I noticed that this site doesn't yet have a complete review of this one. For the patient reader, The Line of Beauty is a richly rewarding story. One does not devour The Line of Beauty - it is to be slowly savored. This was an adjustment for me. I'm used to knowing I like a book because I can't put it down, the plot is so engrossing that, for a while, I forget my entire life. This book provided a different sort of pleasure, and at the end see why this is a Booker book.
Aptly named Nick Guest is a visitor who never seems to manage to leave his stay in the home of a rich schoolmate with powerful connections. Set in 1980's London against the political backdrop of the Thatcher era, I was a bit lost on the deeper meaning of some of the context (what's the difference between a Conservative and a Tory? What did Margaret Thatcher actually do? I was 1 year old when this novel opens). The novel is divided into three sections spanning 4.5 years. The first section centers on Nick's poignant first love affair - as a gay man. Nick's innocence, his sense of the entire world before him, and his tenderness of first love and and first physical experience are so real I found it captivating. However, it is fair to say that very little actually happens in this first third, and I have read review after review suggesting that many people put the book down for good at the end of this section, disappointed with the novel. Read on.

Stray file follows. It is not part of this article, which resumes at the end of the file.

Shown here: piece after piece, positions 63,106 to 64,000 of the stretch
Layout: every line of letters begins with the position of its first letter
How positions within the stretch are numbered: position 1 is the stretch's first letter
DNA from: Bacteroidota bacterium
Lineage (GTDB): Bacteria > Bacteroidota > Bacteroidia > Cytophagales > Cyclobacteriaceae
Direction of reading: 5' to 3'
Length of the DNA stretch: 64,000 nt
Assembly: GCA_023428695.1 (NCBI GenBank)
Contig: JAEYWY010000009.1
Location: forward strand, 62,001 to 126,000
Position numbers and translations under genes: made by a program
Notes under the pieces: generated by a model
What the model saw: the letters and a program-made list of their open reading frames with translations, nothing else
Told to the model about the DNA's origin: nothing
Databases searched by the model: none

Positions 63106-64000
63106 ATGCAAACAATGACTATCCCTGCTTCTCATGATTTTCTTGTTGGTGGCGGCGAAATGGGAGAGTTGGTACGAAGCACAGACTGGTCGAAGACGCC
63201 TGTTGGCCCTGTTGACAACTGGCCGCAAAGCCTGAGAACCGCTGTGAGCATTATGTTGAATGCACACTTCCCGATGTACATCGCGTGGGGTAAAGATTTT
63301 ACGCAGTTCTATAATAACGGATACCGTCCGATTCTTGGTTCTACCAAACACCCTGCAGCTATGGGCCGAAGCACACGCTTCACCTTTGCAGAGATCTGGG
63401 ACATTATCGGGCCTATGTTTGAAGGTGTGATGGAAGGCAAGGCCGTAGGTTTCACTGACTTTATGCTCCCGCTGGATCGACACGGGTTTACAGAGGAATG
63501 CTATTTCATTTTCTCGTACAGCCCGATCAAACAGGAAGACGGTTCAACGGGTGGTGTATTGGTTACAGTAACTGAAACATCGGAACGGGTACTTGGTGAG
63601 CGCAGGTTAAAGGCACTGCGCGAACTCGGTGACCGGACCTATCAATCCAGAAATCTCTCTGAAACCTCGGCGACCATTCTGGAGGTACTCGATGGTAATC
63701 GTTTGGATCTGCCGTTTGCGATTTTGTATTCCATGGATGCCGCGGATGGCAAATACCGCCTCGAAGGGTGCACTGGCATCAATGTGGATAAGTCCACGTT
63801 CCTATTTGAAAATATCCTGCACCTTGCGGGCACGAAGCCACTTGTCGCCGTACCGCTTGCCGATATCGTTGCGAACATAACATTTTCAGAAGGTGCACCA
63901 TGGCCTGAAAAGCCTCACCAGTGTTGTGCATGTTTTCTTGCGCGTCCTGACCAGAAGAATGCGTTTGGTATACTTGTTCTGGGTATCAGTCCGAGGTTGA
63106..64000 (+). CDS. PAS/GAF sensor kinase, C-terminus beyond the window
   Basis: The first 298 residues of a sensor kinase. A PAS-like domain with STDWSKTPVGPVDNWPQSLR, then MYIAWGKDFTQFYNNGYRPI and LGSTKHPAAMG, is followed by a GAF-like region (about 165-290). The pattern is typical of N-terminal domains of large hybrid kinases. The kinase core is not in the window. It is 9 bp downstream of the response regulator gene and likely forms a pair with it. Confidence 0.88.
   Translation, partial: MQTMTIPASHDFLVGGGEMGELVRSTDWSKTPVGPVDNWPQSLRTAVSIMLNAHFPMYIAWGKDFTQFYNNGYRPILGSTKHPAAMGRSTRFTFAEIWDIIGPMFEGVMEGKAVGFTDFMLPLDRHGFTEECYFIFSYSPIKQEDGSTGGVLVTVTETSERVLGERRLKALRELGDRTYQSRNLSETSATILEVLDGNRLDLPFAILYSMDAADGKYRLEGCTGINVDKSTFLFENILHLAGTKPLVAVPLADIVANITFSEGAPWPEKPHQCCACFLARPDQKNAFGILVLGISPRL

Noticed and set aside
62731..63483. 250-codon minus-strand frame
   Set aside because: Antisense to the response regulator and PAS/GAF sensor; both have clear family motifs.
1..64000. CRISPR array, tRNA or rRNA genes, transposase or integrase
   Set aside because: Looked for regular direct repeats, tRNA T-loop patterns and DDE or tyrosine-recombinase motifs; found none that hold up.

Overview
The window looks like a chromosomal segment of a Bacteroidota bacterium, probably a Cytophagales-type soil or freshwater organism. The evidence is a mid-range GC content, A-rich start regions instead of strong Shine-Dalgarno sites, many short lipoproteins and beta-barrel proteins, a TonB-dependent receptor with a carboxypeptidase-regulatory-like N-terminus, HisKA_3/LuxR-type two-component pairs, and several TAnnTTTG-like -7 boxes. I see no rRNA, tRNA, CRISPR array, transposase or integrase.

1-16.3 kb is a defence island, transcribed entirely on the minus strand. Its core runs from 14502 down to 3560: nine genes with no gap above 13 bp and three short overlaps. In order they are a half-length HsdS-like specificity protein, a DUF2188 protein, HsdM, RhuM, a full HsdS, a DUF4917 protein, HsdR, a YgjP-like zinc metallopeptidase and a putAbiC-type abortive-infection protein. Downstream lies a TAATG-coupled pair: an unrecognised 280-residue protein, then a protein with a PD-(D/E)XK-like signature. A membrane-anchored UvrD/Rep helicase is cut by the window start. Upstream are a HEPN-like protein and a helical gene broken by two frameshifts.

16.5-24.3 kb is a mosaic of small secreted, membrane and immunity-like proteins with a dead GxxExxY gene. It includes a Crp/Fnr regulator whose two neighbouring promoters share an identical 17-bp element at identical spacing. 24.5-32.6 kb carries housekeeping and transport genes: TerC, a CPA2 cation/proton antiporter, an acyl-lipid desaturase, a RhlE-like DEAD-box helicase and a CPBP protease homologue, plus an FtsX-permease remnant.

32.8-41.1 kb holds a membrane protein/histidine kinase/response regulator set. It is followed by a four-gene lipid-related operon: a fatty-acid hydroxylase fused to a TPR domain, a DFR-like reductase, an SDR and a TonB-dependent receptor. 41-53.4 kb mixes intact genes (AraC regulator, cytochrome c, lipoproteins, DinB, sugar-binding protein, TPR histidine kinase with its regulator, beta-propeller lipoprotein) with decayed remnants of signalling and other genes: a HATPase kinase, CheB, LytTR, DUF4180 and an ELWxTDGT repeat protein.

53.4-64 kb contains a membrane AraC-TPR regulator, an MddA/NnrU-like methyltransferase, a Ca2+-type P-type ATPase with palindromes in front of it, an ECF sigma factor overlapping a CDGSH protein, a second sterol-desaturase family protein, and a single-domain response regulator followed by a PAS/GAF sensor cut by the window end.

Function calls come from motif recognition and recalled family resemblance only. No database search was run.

In the second section, a much more experienced Nick exposes an underside of the power and money high of the 80's - cocaine, anonymous partners, and greed and frivolous expense. It is not until the third section that all of the characters Hollinghurst has painstakingly crafted reach their apex in glory or defeat. And only through getting to know these characters in the slow, drawn-out way this novel has can the end be felt so emotionally.
Nick's uniting theme throughout his experience as a guest in the family is an abiding interest in beauty - beautiful things and beautiful people. Experiencing beauty with someone else is how Nick prefers to communicate his deepest feelings. And while the digressions on the actual line of beauty seemed contrived to me, the theme of obsession with temporal beauty in the context of the AIDS epidemic was appropriate and insightful.